Hen shutting in time. Gird the loins, wellie-boot up, grab the torch.
What's the light up there in the field? Perhaps it's the lad from next door with his dad and his torch. Nope. It's Pete and Abby (who?), lost on their circular walk from a - b.
By the light of our combined torches we find where we are on their map. Lost. That's where - 'cept I'm not. I know exactly where I am.
We discuss the options of where they want to be - most of which would be better in the clear light of day. They don't want to go by the lanes (no way!) so I point them in the direction of the gaps in hedges and the half hidden signs and wish them well as they stumble off into the darkness.
We say our goodnights- and exchange our names. Pete adds that it's great to walk like this. The night is cool and clean and quiet. Indeed it is.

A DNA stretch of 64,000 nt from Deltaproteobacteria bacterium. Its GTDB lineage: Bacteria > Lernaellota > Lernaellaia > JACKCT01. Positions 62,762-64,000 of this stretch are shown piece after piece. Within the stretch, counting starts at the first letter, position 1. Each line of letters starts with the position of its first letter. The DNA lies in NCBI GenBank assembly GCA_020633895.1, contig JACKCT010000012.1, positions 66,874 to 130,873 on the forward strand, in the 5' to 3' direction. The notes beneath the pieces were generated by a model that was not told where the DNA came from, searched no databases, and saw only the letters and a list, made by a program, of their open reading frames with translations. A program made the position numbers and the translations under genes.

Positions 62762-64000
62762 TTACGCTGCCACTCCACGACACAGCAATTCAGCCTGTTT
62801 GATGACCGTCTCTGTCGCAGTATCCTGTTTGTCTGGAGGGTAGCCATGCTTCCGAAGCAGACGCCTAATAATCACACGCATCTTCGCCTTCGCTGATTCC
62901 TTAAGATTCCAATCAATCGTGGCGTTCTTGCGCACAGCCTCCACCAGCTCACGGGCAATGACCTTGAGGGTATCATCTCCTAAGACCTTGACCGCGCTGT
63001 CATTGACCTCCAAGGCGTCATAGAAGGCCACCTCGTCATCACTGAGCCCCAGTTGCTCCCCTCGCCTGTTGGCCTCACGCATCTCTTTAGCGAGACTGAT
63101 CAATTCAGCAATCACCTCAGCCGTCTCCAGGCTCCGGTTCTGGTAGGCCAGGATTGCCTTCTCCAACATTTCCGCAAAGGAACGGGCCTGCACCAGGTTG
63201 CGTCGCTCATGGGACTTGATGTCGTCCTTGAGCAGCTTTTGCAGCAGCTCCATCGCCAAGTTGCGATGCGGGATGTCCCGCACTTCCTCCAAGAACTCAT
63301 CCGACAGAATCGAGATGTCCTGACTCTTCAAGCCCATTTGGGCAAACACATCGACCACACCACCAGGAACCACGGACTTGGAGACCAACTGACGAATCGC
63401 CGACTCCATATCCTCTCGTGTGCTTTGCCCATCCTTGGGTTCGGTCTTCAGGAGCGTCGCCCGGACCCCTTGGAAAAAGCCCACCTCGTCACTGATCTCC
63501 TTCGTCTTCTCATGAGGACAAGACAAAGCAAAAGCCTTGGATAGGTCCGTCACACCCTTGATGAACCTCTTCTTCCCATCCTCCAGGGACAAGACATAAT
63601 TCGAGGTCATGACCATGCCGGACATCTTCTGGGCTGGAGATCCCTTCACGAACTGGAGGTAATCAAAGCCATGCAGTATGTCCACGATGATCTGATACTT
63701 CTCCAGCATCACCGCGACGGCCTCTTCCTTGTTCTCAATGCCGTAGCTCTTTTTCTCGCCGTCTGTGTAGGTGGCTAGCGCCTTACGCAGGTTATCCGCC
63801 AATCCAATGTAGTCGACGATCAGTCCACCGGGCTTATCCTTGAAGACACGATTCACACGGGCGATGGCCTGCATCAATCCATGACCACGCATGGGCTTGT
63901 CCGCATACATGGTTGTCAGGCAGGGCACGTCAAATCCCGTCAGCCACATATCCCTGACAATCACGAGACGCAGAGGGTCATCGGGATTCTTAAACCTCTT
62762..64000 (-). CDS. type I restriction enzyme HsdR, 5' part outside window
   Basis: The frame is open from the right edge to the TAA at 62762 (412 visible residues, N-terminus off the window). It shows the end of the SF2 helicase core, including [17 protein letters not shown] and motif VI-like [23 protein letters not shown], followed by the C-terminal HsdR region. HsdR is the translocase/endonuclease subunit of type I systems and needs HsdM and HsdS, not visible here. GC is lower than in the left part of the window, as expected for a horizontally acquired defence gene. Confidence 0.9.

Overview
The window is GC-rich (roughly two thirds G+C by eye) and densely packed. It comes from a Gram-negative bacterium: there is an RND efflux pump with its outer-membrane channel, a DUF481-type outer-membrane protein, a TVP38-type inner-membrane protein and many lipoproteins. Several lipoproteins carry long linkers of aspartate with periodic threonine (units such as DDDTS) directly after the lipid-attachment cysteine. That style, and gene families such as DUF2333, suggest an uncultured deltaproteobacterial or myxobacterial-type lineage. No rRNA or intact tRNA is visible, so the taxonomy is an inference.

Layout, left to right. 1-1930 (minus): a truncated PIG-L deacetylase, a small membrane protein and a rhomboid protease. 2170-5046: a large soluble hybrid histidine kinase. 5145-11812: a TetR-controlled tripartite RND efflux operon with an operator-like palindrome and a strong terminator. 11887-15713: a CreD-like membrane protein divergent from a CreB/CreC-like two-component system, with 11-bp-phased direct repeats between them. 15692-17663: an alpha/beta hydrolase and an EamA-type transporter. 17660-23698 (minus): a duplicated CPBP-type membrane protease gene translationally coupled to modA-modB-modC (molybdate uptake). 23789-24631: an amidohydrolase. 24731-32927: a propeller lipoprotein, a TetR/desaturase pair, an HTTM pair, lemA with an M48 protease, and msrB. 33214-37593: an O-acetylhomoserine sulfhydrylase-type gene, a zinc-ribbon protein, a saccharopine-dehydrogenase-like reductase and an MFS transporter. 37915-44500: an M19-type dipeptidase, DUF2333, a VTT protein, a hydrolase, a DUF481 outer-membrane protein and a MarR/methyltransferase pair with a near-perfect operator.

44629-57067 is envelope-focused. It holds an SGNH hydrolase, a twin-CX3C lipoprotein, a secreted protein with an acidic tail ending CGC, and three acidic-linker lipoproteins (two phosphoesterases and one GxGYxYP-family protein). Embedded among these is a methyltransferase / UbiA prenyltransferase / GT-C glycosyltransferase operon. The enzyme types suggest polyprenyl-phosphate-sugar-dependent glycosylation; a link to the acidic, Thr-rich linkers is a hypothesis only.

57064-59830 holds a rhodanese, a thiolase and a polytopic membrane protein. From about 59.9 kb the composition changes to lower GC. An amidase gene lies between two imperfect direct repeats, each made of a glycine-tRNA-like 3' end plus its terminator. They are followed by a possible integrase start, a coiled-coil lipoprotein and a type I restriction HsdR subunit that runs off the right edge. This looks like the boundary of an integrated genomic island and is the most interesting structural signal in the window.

I plod back to the hen pens in the field to drop the pop'oles on birds which acknowledge my passing visit with some sotto voce hen-talk. In a sort of mini experimental tribute to my just-met walking friends I switch off the torch and, giving my eyes a moment or two to adjust to the darkness, make my way tentatively back to the house through the garden.
The night is soft indeed, with not a sough of wind. Gentle, gentle. Over by the church across the field, from the hidden slopes of Trelystan Dingle I hear the muted yelp of a fox. Behind me in the dark conifers of Badnage Wood is the whispery whoot of a tawny owl. Oh, this is pretty good; the cries of the night; the scent of the garden, green, earth and sweet peas.
I know why you walk by night Pete and Abby. You have each other and the wonderfulness of the great Out There. Hope you got home safely.